MEDIA: Why Europe may be the best way to rein in Murdoch

Rupert Murdoch the Europhile? Well, a makeover of sorts is certainly going on. Next Monday the chairman and CEO of News Corp will be publicly displaying his new image, as a good European, on Tony Blair’s side before hundreds of key players.

Rupert Murdoch the Europhile? Well, a makeover of sorts is

certainly going on. Next Monday the chairman and CEO of News Corp will

be publicly displaying his new image, as a good European, on Tony

Blair’s side before hundreds of key players.



Murdoch is the key speaker at a three-day European Audiovisual

conference in Birmingham, organised to help determine future digital

regulation - during Britain’s current presidency of the EU. A number of

Hollywood moguls were sounded out for the slot. But it was Rupert who

responded swiftly, lifting the profile of the event sky high - Cabinet

ministers Robin Cook and Chris Smith and EC President Jacques Santer are

also attending. In the past two weeks the organisers suddenly understood

why. Murdoch, is doing himself a good turn, while demonstrating the new

pragmatic mood afoot at News Corp where a shift is taking place.



In some ways the political outcry over Blair’s phone call to Romano

Prodi, the Italian Prime Minister about Murdoch’s bid to buy Silvio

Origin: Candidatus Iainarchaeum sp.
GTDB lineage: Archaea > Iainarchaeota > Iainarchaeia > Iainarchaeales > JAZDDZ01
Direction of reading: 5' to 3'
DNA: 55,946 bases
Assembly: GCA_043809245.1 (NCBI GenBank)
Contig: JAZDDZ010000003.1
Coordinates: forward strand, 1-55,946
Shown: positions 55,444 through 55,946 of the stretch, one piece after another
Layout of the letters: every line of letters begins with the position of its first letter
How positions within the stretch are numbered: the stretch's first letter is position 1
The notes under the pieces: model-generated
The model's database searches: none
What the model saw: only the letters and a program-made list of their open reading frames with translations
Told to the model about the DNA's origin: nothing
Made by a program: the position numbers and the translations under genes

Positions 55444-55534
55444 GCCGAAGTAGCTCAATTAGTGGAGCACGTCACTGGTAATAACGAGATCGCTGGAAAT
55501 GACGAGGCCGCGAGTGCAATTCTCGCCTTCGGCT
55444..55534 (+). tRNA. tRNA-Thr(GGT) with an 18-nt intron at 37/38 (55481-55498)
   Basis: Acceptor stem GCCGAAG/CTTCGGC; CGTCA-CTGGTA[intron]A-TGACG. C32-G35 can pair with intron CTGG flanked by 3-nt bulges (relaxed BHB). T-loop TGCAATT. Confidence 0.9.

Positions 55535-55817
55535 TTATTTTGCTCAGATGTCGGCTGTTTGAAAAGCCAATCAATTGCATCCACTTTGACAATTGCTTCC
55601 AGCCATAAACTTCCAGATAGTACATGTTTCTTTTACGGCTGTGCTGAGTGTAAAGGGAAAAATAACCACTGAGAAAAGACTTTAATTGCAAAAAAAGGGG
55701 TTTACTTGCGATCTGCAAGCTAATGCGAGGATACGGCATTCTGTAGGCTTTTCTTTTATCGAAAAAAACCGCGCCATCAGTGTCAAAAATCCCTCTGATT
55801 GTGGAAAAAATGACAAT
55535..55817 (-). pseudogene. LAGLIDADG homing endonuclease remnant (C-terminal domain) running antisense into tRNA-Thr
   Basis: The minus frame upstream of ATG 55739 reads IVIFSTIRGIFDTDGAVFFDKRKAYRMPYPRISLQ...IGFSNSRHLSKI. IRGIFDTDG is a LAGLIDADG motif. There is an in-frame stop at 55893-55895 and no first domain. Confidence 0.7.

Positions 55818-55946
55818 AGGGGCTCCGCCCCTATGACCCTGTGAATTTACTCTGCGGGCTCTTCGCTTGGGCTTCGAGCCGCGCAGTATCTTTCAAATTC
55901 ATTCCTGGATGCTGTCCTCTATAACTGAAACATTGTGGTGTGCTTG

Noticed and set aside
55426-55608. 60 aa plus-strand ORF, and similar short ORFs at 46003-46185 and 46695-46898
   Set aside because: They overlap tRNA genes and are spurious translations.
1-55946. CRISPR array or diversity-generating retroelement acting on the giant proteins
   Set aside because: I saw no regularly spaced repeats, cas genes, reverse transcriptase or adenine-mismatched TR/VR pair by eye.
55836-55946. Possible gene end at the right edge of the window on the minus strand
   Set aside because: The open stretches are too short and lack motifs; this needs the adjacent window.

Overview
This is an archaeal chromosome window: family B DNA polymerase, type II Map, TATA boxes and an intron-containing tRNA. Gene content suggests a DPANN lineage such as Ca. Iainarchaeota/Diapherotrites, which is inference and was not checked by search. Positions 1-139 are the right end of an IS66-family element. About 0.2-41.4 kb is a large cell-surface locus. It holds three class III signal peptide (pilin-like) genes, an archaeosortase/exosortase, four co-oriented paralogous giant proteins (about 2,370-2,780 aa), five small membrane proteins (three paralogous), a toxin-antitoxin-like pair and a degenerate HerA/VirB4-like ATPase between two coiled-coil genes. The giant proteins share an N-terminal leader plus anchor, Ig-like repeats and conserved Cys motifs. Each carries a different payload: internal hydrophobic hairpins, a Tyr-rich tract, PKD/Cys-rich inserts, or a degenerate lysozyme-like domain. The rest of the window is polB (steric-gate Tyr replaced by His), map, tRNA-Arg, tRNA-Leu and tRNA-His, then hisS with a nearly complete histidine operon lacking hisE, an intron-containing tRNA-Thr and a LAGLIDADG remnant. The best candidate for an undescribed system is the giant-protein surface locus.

Berlusconi’s Mediaset TV company provides part of the explanation.

Whether Blair needed to aid Murdoch by obtaining such hot information is

a matter of debate.



But it makes it easier for Blair to negotiate Britain’s entry into full

monetary union if Murdoch is converted into a less hostile critic

because his business interests are at stake.



While Murdoch is a supreme dealmaker he also has consistent global

goals.



Through BSkyB he has until now tried but failed to expand onto the

Continent, certainly since an early 1990s co-operation deal with Canal

+, Bertelsman and Nethold withered away. While China is important,

Europe is in many ways a much riper plum.



Repeated attempts to join the German pay-TV market, through a series of

deals with the Kirch Group and Bertelsman collapsed more than a year

ago. This is the second time he has approached Mediaset’s

Berlusconi.



The interesting question is whether Europe can tame Murdoch’s

ambitions.



Clive Soley, leader of the Parliamentary Labour Party, pointed out this

week that its competition treaties may succeed better than purely UK

regulation.



British Interactive Broadcasting, the digital TV home banking and

on-line service BSkyB plans with BT as a way of subsidising digital

satellite service decoders has yet to gain EC approval. And it was the

EC competition directorate which braced the ITC to insist BSkyB drop out

of the British Digital Broadcasting consortium last year.



Murdoch wants to expand into Europe, and reassure the EC

bureaucrats.



He needs the UK Government to champion him. And he wants its protection

from what he would view as excessive regulation, such as imposed

European programme production quotas. It’s not a pretty sight to see

Blair helping out. It may end in tears, but it has a logic.



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